Amen to that! Whether it’s in our writing, our daily life, or our relationships – God always leads us to the best paths. Speaking of relationships (we were…sort of), I understand that you met your wife in interesting and unusual way. Do you mind sharing?

I have to tell this story, because it’s kind of funny and ironic and I feel like I’ve been a little heavy and deep so far.

It was Friday night in the early fall and a friend of mine talked me into going to my high school’s football game that night. I was a senior, and it was the last home game of the season, so I agreed. Since the cool thing for students to do was to stand along the fence line encircling the playing field I was standing there watching our team get destroyed when my friend, who was on my left, gave me a shove.  Not a little nudge, like an audition to join the football team type hit that sent me crashing into a girl who had been standing a foot or two away.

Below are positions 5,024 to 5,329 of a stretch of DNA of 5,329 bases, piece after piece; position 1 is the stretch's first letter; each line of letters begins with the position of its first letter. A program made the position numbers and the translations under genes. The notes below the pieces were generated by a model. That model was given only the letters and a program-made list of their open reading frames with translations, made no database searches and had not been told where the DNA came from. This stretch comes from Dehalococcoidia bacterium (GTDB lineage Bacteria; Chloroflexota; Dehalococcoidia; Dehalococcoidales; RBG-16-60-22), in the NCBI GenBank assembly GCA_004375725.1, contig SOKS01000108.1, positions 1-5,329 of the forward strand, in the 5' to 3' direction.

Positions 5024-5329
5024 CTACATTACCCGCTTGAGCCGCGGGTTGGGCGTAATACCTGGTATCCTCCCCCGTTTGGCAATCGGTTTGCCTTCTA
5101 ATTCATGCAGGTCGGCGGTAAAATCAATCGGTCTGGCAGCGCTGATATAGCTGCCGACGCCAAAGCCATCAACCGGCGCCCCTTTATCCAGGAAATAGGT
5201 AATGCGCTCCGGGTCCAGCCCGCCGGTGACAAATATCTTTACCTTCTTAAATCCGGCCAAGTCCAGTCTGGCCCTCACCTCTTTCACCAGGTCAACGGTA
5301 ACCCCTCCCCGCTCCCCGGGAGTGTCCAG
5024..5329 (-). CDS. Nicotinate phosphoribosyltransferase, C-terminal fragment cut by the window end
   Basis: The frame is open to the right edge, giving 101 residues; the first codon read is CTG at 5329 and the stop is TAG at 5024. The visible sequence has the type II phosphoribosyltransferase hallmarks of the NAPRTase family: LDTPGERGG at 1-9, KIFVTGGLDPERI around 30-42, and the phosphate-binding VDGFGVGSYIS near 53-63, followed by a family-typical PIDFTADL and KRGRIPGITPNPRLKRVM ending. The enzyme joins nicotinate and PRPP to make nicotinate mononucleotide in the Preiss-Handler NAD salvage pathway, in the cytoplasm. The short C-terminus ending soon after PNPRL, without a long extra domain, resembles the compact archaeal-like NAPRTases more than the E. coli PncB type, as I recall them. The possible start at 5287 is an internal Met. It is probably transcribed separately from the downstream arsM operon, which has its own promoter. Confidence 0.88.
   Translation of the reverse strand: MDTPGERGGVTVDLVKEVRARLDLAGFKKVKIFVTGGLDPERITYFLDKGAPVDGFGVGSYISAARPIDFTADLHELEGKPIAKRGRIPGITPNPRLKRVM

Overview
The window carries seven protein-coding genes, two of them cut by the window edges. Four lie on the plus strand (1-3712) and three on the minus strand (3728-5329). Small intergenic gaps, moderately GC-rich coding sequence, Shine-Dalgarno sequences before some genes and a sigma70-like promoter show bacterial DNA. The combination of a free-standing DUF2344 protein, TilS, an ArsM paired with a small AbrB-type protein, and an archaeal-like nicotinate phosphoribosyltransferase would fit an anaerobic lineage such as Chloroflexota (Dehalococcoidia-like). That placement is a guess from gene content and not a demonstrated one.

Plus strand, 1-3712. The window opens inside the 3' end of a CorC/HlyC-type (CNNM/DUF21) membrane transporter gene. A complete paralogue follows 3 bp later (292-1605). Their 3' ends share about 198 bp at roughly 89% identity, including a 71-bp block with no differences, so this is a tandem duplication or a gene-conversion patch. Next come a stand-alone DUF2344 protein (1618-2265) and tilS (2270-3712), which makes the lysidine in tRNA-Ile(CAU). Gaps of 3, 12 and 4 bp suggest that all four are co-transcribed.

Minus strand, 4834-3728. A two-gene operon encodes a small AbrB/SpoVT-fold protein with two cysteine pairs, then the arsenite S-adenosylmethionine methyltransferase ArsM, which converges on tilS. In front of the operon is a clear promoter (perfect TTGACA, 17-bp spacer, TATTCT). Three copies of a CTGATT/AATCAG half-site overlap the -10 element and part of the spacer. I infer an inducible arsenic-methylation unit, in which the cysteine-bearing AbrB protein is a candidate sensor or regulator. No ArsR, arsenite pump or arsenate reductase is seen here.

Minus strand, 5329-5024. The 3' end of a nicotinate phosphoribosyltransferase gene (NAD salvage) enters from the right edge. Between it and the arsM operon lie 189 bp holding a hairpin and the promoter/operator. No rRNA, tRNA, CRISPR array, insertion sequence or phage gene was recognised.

When I hit her I half caught myself, so at least I didn’t knock her down, but she looked pretty annoyed when I caught a glimpse of her expression. I hadn’t really noticed her there and knew I had seen her around school, but she wasn’t in my grade.  I tried to apologize and explain my friend was insane, but she just turned around and started watching the game again. That was in mid-apology, leading me to think, “Okay…well, I guess I’m never talking to her again.”

The game ended, I left, and, when I got home, I got online. A few minutes later I received an instant message from “sahsangel247”. It was the girl from the game. As it turned out, I had been used as a projectile by my friend in an interesting courtship ritual he engaged in with her. Apparently pushing her or pushing others into her was his way of flirting. She was about as big on that idea as me. As it turned out, we lived about a five minute walk away from one another and had for years, though we’d never met.